In their case the Lord Justice Munby quoted Lord Justice Laws’s lengthy spiel in McFarlane and Relate Avon Limited, including the quote I said to keep in mind, and after doing so they said: “We respectfully and emphatically agree with every word of that.” Then the court offered as its basis for refusing to let the Johns be foster parents,
“In the circumstances we cannot avoid the need to re-state what ought to be, but seemingly are not, well understood principles regulating the relationship of religion and law in our society. We preface what follows with the obvious point that we live in this country in a democratic and pluralistic society, in a secular state not a theocracy.”[Emphasis mine.]
So basically, it is the Court’s position that all viewpoints are equal – they referred to “religion” and “any belief system” BUT! (channelling some Orwell here) secular viewpoints are more equal than other viewpoints — and to suggest otherwise is to advocate for a theocracy.
Religious Freedom in New Zealand
So that all said about other countries; how does Freedom of Religion work for us in New Zealand?
Now, obviously NZ has its own laws and it is not bound by international laws and jurisprudence, but, if and when we do get some cases on these issues (we have not had many at all so far) it will be jurisdictions like the United Kingdom, the United States, Australia and Canada – the latter’s Bill of Rights arguably operates the closest to ours – that our judges will look to this body of jurisprudence for guidance in interpreting our laws because many of the same questions and factors come in to play in these western nations with a common law history and more litigation on this topic than we have had.
NZ Rights and Freedom law expert, Paul Rishworth, makes the point, and I think he is right, that as a group or belief system increasingly dominates as a majority in society there tends to be a rise in litigation over rights of minority groups. This is because the smaller they get the less the mainstream cares about their rights being infringed. Rishworth expects that we will see a rise in religious freedom cases in New Zealand in the future because of this.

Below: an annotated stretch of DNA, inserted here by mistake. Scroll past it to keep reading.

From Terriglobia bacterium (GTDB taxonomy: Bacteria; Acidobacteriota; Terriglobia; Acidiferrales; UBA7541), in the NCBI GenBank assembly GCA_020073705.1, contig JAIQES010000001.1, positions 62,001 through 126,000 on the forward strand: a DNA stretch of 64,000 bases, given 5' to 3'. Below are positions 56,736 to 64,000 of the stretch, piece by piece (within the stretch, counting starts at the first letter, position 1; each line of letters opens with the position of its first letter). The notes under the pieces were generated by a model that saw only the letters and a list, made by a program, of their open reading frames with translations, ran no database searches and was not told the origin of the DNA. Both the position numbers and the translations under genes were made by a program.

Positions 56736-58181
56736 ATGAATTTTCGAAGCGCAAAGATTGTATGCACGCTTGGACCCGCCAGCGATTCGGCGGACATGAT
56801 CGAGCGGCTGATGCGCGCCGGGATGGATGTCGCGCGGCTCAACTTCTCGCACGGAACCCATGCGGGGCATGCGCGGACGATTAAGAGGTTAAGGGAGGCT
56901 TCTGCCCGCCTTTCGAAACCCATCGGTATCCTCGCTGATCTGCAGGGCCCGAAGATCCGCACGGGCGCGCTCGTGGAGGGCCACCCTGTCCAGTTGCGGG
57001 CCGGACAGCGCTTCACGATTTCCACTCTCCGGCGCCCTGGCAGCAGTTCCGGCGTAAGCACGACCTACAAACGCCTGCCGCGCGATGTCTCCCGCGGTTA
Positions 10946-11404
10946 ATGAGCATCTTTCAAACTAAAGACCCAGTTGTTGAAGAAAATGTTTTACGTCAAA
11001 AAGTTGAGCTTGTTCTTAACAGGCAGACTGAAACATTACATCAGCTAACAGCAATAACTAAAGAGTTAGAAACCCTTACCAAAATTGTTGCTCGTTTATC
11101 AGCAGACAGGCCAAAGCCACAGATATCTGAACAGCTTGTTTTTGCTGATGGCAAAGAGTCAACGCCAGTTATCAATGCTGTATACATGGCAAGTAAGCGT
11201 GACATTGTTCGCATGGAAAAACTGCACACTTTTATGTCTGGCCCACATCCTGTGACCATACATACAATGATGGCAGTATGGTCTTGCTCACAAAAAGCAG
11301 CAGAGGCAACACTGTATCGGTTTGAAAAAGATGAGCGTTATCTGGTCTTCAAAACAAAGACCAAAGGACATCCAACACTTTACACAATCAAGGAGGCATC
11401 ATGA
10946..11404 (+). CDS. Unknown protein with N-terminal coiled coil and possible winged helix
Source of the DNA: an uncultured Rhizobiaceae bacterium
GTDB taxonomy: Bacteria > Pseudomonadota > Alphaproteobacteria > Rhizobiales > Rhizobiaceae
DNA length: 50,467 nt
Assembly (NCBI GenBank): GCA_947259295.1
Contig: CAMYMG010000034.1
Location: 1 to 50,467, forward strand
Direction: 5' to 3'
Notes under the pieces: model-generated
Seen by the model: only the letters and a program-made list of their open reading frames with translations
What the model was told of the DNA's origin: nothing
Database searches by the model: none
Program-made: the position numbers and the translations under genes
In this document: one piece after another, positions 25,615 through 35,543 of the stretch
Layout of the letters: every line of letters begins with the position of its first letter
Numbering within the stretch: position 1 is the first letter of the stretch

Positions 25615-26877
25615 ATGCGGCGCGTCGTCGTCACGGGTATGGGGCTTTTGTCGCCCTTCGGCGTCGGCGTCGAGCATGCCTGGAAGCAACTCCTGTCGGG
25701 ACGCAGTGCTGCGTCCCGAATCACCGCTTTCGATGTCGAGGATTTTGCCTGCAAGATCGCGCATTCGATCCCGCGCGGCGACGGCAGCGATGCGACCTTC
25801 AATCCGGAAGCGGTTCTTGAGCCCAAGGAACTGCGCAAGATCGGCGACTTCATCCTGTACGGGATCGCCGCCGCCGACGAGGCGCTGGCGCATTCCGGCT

This is why it is important for us to have this conversation now, for us to be thinking about what the Church’s, what our response to the ideas being discussed here tonight are and what sort of Jurisprudence and public policy we want to see be developed here in NZ. [Other organisations in our society are as I documented in The New Zealand Association of Rationalist Humanists and the Privileging of Secularism. The “NZARH” has published a statement of aspirational ideals for the New Zealand state on their website. Entitled “The Tolerant Secular State” the document seeks the eradication of religion from public life.]
Central to these church-state debates are questions around which circumstances governmental accommodation or endorsement of a religious practice or idea amounts to coercion of a dissenter from that practice, and is therefore, a violation of freedom of religion.
It is here that questions of religion in public life come to the fore. Does the guarantee of freedom of religion entail that religion be regulated to the private sphere with the state adopting and privileging a “secular” perspective on the grounds that this is allegedly neutral towards religions?
I will argue it does not; especially not in New Zealand. Let us turn to the New Zealand Bill of Rights Act.
Bill of Rights Act
What sets our freedom of religion clauses in our Bill of Rights apart from, say, the US Constitution, is that we do not have an establishment clause. Further, we do not define religion narrowly nor do we view narrowly its expressions.
There is one other interesting aspect to how NZ has approached this issue (and no, I am not talking about the fact our Bill of Rights Act is a simple statute).